Nigeria: Ìtìjú Movie Demystifies Dyslexia

29 July 2021

ÌTÌJÚ, a movie with the rider "hope heals" is an inspiring movie of hope renewed. A product of a unique and exciting collaboration between MINDS Reform Initiative and Lagos State Ministry of Education, the movie project is at the heart of Special Needs Education in Nigeria.

It demystifies the condition known as dyslexia with the aim of removing the stigma that has long been associated with it. The movie title, ÌTÌJÚ is a Yoruba word which roughly translates to mean a feeling of shame.

The suffocating culture of stigmatisation discourages people from speaking up about their personal challenges and how will one find solutions.

Dyslexia is a learning disorder which makes reading and writing herculean tasks. Described by educationists as "the silent destroyer," it is said to be responsible for the high rate of school dropouts and the increasing number of juvenile crimes in the society.

While reflecting on the movie project, the Lagos State Commissioner of Education, Mrs. Sade Adefisayo said, "I am excited about this project which highlights such an important issue that has largely remained under the radar.

" We look forward to exploring this relationship further - during and beyond this project as the ministry appreciates the contribution it will certainly make towards the development of Special Needs Education in Lagos State".

Interestingly, the disorder does not affect the sufferer's intellect in its entirety, as dyslexics are famed for their creativity and problem-solving abilities.

However, lack of awareness in our society has led to dyslexics being labelled as dull. Rejection by parents and the resultant low self-esteem have also been identified as major causes of related mental health issues.

These manifest in different ways: depression, drug and alcohol abuse, bipolar disorder with an alarming increase in suicide rates. It is estimated to affect 10per cent - 15 per cent of the Nigerian population. According to Ben Arikpo of Dyslexia Foundation (Nigeria), dyslexia is a massive problem "hidden from plain sight".

Reportedly, 90 per cent of teachers in Nigeria have never heard of dyslexia. Sir Richard Branson (Virgin Atlantic), Will Smith (Hollywood A list actor), Thomas Edison (inventor of the light bulb) and Lewis Hamilton (Formula One champion) are some of the famous people who live with this condition.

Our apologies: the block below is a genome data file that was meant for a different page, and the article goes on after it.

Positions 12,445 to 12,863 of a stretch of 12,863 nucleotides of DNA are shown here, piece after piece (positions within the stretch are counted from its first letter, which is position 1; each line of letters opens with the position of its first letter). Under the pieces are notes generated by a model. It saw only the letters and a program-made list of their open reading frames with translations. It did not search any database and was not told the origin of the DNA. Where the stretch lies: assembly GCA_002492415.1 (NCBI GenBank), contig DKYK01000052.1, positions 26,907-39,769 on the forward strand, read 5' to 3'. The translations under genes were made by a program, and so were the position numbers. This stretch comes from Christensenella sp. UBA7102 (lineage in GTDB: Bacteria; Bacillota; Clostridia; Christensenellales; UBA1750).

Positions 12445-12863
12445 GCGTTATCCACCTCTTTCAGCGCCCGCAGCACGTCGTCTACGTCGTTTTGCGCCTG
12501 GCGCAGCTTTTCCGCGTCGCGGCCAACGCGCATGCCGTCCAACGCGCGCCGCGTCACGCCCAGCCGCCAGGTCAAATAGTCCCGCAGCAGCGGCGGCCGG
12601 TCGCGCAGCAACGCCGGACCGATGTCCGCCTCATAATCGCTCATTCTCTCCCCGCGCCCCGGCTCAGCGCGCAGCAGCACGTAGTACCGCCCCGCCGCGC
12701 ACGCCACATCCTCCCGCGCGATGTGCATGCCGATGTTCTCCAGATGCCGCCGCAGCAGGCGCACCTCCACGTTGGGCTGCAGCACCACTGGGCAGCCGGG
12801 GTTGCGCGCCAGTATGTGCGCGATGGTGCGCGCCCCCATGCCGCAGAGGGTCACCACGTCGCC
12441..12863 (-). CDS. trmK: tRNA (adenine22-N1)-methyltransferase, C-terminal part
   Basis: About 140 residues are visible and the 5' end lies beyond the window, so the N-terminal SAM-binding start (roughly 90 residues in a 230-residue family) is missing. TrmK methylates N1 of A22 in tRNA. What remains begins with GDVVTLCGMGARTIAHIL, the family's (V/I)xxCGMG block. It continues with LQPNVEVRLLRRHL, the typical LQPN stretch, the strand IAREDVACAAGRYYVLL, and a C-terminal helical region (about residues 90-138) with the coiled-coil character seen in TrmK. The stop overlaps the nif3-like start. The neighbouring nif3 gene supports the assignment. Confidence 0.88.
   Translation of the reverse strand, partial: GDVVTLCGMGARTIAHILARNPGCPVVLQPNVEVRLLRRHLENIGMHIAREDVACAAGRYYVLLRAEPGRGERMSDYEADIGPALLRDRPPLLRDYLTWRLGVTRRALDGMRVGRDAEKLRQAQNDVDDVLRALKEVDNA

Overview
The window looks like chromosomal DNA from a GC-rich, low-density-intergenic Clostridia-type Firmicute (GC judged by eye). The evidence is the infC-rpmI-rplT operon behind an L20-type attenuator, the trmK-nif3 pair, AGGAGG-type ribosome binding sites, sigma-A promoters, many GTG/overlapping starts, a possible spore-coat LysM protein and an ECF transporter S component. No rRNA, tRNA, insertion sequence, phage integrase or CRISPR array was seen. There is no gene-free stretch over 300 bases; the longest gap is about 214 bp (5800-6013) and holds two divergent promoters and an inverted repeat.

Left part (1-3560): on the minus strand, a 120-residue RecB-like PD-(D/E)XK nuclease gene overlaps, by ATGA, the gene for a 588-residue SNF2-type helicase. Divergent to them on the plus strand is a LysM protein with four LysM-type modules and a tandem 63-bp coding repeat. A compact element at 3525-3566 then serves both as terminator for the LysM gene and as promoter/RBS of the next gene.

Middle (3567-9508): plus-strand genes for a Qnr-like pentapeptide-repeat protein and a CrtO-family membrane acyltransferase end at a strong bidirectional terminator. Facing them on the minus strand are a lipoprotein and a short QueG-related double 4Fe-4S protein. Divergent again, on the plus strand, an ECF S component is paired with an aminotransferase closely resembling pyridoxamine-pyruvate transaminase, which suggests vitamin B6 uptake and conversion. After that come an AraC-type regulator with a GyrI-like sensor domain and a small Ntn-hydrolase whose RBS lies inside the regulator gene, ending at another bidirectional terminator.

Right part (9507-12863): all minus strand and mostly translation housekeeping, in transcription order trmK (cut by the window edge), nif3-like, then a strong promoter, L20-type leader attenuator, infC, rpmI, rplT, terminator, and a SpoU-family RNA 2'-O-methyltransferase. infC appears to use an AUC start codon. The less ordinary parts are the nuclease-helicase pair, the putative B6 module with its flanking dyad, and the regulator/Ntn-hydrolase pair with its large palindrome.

Oladapo Akande, the Founder, MINDS Reform Initiative said: "Though not dyslexic myself, I was privileged to witness first-hand, during my primary and secondary school days in the United Kingdom, how early diagnosis and timely intervention helped salvage the destiny and restored meaning to the lives of some of my dyslexic classmates- who having received the attention at the right time, went on to succeed in their chosen profession."

The movie is the brainchild of Akande who is a two-time author and writer of the popular weekly newspaper column, Character matters with Daps. His partner and fellow producer on the project, Roy Osuji of Alvary Studios and Alvary Creatives, is the producer of the early 2020 movie, 'Handicapped'- a gripping story that highlights the scourge of human trafficking.

According to Osuji, "ÌTÌJÚ is our gift to the world during these crazy times where mental health is a big deal. It is an expression of hope for everyone going through rejection just because they're having a hard time grasping the conventional ways of doing things. We hope to inspire and entertain film watchers all over the world."

As part of giving back to society, the producers of the movie, MINDS Reform Initiative and Alvary Studios, have undertaken to show an abbreviated version of the movie for free at selected public schools in Lagos.

ÌTÌJÚ, a feel-good movie, which will both entertain and enlighten the audience, is billed for a premiere at the cinemas early in 2022.

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